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Success stories are sometimes associated with one person but that is seldom the whole truth. This project happened because some of the finest individuals in Pakistan got together to work on it, and succeeded in persuading the people and the government that there was a better way of doing things. This way of making things work was discovered through years of research and application in the katchi abadis of the country, and then adapted to Lodhran, after further research, in view of what prevailed there. But the reason this experience came to Lodhran, and not just another place, is that Lodhran had a campaigner, namely, Jahangir Khan Tareen, who brought the experience and the people concerned to Lodhran. He and those who have worked with him closely at the LPP are introduced below.

Dr. Akhter Hameed Khan, arguably the most highly respected development practitioner that Pakistan has ever produced, was inducted as an officer of the elite Indian civil Service in 1936, trained at Cambridge and posted to Bengal in 1938. He resigned from this service in 1945 because he did not wish to belong to a dying system that had lost its vitality and viability? and because ?it gave me no joy when poor people groveled before me. Or when I saw their misery as in times of famine, I could not maintain a lordly indifference? (quoted by Arif Hasan in his Introduction to Khan 1996, pp. xv– xvi). After leaving the civil service, Akhtar Hameed Khan worked as a laborer and a locksmith. Later he taught in colleges and in 1958 became Director of the Rural Development Academy in East Pakistan (now Bangladesh), where he initiated the internationally acclaimed Comilla Pilot Project for rural development, for which he received a Magsaysay Award, the first for a Pakistani. He subsequently taught development administration at American universities, including the Michigan State University, and initiated the OPP in 1980. Khan Sahib visited Lodhran in March 1999 due to the persistent efforts of Jahangir Tareen, a local landowner, industrialist and philanthropist, who understood and supported the OPP concept. He recommended that relevant people from the Municipal Committee, Lodhran (MCL) should visit and study the OPP, and asked Hafeez Arain, one of his two senior-most social organizers, to leave OPP and help start the sanitation program in Lodhran. As work started in Lodhran, meanwhile, Khan Sahib passed away in October 1999. For more information about Dr. Akhtar Hameed Khan please visit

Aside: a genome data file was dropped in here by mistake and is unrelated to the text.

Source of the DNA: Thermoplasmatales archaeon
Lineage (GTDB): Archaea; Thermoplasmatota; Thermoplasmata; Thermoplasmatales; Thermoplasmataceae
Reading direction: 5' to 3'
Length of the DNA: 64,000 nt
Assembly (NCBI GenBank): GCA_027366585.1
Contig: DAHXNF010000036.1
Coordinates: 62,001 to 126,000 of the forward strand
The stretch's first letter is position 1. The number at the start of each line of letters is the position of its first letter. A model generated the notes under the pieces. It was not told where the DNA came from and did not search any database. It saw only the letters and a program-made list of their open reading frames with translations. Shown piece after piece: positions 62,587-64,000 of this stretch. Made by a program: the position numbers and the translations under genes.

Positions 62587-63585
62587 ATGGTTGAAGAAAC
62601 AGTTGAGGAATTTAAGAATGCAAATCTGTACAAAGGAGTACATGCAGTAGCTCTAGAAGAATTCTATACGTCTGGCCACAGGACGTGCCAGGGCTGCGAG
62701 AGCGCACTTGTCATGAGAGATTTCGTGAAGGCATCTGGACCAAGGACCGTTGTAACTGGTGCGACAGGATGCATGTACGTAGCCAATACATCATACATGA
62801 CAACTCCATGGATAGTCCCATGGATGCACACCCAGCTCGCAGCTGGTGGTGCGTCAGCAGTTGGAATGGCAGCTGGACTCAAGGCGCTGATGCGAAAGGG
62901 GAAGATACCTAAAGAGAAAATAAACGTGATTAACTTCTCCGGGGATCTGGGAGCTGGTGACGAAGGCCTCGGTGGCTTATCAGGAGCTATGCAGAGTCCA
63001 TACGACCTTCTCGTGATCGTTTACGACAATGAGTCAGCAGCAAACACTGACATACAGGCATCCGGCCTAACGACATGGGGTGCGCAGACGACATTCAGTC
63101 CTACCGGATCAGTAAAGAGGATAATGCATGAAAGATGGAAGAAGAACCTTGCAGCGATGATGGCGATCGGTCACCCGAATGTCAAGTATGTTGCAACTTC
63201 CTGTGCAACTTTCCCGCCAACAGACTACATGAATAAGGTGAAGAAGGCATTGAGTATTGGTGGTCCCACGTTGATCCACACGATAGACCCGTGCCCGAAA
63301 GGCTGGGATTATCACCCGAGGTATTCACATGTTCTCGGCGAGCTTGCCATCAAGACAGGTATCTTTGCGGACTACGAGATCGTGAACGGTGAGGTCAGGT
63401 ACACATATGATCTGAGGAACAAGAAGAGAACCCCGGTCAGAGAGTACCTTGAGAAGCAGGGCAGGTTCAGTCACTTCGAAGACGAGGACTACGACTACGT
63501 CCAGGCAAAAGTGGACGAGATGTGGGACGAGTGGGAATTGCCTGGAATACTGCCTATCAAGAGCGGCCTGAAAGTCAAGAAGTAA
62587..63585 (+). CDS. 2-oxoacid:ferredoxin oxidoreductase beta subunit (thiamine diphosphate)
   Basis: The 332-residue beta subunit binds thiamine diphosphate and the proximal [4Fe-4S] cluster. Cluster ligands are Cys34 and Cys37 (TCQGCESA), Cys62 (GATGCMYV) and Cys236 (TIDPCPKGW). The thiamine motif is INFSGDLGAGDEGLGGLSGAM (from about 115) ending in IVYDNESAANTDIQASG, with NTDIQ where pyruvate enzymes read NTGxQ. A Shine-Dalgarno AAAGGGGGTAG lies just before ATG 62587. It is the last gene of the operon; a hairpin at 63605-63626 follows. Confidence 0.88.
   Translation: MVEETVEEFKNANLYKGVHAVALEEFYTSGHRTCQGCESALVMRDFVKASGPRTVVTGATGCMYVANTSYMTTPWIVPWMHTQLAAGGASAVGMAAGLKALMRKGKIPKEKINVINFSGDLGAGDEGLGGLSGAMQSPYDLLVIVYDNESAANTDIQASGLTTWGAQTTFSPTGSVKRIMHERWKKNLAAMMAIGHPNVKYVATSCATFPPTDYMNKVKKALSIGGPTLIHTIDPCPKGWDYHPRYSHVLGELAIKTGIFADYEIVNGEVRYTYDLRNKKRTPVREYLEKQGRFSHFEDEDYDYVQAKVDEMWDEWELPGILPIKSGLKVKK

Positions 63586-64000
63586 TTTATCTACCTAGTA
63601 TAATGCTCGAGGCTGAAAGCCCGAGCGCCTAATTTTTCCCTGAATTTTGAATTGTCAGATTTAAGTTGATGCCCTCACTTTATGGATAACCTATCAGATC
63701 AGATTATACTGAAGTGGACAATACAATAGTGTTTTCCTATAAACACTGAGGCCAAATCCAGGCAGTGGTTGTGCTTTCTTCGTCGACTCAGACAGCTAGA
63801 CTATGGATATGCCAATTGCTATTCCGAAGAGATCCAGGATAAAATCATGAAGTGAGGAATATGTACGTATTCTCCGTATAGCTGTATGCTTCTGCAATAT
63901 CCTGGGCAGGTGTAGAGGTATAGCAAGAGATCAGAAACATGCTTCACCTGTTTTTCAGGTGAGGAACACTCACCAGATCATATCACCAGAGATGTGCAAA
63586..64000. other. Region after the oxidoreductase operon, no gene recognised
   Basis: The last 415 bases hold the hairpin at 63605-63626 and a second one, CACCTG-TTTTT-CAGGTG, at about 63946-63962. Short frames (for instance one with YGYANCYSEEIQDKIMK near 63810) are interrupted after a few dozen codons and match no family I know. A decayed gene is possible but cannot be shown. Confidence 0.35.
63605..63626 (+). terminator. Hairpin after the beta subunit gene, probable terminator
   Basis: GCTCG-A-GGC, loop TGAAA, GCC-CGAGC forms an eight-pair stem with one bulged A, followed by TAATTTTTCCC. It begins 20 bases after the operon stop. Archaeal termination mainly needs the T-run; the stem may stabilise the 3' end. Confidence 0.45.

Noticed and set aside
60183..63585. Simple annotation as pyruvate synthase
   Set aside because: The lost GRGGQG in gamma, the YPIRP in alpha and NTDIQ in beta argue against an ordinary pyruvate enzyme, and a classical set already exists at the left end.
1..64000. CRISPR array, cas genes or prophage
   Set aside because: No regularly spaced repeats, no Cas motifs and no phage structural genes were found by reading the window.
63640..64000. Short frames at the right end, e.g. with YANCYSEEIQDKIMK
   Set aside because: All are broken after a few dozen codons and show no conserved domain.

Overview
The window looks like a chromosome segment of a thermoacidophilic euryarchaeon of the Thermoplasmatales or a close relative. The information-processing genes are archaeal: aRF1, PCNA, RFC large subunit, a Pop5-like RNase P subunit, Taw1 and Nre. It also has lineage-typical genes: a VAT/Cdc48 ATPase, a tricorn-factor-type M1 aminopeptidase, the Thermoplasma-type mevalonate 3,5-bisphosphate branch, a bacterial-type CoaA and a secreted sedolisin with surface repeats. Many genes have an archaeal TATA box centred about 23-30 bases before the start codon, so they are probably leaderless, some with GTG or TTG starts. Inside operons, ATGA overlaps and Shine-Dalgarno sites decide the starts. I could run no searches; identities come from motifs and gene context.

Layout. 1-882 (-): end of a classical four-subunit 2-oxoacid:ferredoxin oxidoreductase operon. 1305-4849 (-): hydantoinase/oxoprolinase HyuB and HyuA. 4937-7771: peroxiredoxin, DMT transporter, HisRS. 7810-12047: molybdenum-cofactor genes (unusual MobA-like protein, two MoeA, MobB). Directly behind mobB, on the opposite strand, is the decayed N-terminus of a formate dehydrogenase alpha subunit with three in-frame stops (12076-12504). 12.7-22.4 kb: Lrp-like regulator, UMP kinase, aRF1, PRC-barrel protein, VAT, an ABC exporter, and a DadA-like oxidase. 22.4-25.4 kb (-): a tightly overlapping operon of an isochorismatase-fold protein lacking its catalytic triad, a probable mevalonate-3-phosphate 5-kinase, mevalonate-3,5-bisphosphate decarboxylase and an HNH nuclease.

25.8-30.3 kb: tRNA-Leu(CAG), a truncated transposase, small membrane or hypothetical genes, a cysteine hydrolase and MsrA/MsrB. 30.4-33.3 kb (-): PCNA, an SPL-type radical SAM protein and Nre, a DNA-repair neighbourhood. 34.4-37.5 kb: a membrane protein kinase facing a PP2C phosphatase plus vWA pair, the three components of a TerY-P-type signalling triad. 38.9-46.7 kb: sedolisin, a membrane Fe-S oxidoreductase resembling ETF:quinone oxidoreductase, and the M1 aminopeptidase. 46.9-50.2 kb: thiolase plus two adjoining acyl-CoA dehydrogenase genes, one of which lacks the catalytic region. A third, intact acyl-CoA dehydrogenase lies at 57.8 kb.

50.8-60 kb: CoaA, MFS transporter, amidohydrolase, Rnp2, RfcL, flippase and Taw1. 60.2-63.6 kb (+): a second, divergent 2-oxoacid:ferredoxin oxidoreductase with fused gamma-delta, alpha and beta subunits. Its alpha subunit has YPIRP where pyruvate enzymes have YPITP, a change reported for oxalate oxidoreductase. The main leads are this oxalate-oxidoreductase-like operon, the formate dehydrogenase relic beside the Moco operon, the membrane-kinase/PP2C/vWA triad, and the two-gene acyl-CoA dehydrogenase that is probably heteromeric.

Mr. Hafeez Arain was the Senior Social Organizer of OPP, a position he took up because Khan Sahib asked him to. In reality he was the man who made thing happen in the streets and corner meetings of Lodhran, working people and their representatives as if that was his only business. Hafeez Arain was once a political activist, one of several from the 1960s and 1970s who fought and suffered for popular and progressive causes, tried out one political party after another until disillusionment set in and they made their way into development or something else. According to Arif Hasan (1997, p.13), all the social organizers of the OPP, including Hafeez Arain, the most experienced one, are ?political persons in one way or another. They all have an element of radicalism and understood much faster than their neighbors what Akhtar Hameed Khan was trying to say. Hafeez Arain?… had worked, among other things, as an assistant to an informal developer in Orangi and a rickshaw driver.? In Lodhran, and in the extension of LPP?s work to Khanpur (Rahimyar Khan District), Dunyapur and Kehror Pacca, Hafeez Arain was at work all the time and he just kept working with the people.

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